The Effects of Oil and Gas Booms on State Revenues, Tax Burden, and Revenue Cyclicality
thesisposted on 28.11.2018, 00:00 by Dody Dharma Hutabarat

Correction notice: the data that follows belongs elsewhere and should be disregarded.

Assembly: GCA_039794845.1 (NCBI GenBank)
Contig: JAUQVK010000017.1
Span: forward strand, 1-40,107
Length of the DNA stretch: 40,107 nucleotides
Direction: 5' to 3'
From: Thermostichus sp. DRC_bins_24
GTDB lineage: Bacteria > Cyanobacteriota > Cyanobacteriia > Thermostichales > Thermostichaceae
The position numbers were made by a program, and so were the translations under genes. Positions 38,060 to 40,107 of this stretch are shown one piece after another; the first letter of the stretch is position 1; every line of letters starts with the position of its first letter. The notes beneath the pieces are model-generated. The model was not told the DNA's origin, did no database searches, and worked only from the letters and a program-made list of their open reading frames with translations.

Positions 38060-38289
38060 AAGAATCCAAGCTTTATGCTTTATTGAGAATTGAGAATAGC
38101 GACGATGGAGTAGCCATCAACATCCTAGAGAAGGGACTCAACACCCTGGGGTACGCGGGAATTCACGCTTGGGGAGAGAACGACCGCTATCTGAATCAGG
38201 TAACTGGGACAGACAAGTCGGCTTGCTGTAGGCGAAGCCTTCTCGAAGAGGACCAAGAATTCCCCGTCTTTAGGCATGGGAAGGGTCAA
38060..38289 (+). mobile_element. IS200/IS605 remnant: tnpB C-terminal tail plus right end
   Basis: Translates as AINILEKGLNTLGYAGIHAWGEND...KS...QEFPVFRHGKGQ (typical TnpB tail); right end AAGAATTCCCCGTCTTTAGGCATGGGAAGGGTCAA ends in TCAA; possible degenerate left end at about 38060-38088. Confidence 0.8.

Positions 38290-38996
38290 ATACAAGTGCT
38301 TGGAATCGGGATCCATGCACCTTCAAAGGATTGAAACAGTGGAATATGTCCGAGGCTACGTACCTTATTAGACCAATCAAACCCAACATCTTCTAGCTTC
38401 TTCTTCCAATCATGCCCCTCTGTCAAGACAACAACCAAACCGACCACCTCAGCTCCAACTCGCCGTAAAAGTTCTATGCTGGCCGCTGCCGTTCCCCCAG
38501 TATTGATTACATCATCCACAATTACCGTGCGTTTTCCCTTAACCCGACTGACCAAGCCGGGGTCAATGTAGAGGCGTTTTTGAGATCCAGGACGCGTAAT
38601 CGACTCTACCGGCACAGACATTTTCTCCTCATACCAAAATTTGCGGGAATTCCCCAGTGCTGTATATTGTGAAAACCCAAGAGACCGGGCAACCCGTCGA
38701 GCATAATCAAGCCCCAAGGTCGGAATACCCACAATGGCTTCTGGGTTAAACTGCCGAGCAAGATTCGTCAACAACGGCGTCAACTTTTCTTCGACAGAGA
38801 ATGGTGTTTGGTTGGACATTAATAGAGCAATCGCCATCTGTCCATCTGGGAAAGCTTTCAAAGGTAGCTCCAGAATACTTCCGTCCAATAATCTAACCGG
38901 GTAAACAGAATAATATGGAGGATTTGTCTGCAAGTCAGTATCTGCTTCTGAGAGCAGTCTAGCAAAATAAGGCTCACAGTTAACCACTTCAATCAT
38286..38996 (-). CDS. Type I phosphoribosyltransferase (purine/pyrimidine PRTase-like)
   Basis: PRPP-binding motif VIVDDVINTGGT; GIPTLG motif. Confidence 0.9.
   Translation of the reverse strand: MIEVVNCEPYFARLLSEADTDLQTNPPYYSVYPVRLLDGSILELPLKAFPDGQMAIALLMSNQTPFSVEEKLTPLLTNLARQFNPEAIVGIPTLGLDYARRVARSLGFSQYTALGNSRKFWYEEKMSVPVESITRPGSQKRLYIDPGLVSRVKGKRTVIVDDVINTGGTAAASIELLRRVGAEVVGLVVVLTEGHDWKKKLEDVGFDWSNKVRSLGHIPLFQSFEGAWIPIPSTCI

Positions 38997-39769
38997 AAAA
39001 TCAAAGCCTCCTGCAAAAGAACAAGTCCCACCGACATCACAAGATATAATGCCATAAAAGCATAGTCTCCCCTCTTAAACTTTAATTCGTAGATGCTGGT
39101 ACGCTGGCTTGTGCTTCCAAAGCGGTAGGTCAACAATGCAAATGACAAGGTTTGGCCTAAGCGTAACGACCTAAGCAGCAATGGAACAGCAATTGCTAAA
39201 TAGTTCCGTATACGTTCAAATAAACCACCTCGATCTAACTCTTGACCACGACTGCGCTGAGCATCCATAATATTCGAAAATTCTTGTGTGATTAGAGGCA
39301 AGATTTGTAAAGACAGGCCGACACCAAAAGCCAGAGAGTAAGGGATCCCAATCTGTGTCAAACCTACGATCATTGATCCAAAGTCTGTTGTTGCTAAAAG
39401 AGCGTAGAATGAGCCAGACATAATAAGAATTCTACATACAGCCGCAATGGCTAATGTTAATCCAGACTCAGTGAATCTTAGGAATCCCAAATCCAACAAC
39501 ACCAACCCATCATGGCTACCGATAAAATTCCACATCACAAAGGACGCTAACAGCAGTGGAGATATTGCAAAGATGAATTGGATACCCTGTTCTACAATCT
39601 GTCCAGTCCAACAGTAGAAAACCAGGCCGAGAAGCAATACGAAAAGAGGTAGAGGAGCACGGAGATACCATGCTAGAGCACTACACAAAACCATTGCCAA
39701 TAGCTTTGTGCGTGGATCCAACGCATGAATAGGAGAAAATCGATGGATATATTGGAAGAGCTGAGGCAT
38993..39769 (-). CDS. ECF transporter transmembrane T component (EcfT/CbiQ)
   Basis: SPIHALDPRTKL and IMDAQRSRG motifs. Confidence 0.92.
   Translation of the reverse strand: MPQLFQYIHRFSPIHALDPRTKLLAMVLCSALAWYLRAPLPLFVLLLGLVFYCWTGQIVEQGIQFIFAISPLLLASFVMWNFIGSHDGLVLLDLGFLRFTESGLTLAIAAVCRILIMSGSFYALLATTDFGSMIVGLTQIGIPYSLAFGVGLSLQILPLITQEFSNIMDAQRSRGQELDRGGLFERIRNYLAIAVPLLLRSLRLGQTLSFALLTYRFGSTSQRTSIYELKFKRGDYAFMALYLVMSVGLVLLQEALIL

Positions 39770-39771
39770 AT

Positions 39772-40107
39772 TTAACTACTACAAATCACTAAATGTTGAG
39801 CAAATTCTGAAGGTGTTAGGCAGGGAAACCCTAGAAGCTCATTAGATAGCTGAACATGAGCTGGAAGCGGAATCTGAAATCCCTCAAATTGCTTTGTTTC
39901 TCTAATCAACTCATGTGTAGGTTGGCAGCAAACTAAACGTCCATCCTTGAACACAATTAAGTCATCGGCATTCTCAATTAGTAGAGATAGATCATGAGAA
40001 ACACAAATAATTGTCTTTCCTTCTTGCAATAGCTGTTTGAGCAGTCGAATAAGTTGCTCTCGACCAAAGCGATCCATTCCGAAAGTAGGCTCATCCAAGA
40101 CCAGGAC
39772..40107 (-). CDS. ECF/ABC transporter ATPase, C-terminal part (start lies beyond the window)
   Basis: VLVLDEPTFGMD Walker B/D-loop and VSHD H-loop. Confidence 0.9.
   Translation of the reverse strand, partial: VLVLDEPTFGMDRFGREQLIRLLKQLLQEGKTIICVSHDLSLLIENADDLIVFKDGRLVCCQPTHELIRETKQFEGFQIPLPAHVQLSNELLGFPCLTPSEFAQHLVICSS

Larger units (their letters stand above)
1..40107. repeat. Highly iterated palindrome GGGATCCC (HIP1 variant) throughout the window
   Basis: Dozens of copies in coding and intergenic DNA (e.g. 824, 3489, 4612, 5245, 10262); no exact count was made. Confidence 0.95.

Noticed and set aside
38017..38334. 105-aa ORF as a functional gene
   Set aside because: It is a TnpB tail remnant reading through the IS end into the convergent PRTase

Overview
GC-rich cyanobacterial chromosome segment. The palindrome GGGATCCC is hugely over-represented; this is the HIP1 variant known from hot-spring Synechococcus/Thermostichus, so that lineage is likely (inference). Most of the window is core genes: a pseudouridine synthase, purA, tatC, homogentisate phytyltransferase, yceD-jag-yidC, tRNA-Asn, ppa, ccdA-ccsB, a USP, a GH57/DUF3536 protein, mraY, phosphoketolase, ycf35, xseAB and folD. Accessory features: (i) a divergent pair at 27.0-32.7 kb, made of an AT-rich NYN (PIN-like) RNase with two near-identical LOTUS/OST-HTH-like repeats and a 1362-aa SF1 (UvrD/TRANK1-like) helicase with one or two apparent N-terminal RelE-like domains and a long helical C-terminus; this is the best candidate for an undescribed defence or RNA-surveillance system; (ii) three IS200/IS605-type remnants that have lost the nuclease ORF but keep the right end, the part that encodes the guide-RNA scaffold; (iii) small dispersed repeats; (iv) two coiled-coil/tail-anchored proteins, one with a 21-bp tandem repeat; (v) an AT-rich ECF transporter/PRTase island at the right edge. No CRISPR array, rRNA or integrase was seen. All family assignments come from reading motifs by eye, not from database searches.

This dissertation investigates the effects of recent oil and gas booms on state revenues, tax burden, and cyclicality of state revenues. The diffusion of technological innovations in horizontal drilling and hydraulic fracturing, colloquially known as fracking, across states has enabled huge amounts of oil and natural gas to be extracted profitably from underground. The examination is pursued by way of panel data of 50 states during the period of 2000-2015 using aggregate data by drilling type. This research presents four distinct findings. First, there is suggestive evidence that revenues from oil and gas extraction have similar characteristics to intergovernmental grants. The regression analysis finds that state oil and gas revenues are complementary to existing state revenues, suggesting that oil and gas revenues have crowd-in effects on state revenues. Second, estimates from statistical analysis indicate that oil and gas development results in a slight increase in resident’s tax burden. The small increase in resident’s tax burden is contributed by part of oil and gas production consumed by residents of producing states. Third, consistent with the political climate on a booming industry, this study finds that the oil and gas industry would see an increase in its state tax liabilities once it experiences a boom. The regression results indicate that the growth rate of state tax revenues paid by the industry would be higher than that of the industry’s profitability. And finally, the revenue cyclicality of the energy states, regardless of whether they allow fracking or not, is not statistically different from that of non-energy states in the period of 2008-2015. This finding suggests that the resource boom does not affect the revenue cyclicality of the energy states. Several conclusions can be drawn from the results of this study. First, fracking has transformed traditionally non-oil and gas states into producing states that gain from increased oil and gas revenues. Nationwide, state oil and gas revenues would be lower than they actually are without revenues from fracking production. Second, this research provides a theoretical foundation to extend our knowledge of the flypaper effect associated with revenues from resource extraction. It also improves our understanding of state behavior in responding to increased revenues from extractive industry. Instead of reducing residents’ tax burden, the states treat oil and gas revenues simply to increase state revenues. This study also provides empirical evidence with regard to states’ ability to shift the cost of public service to a booming industry.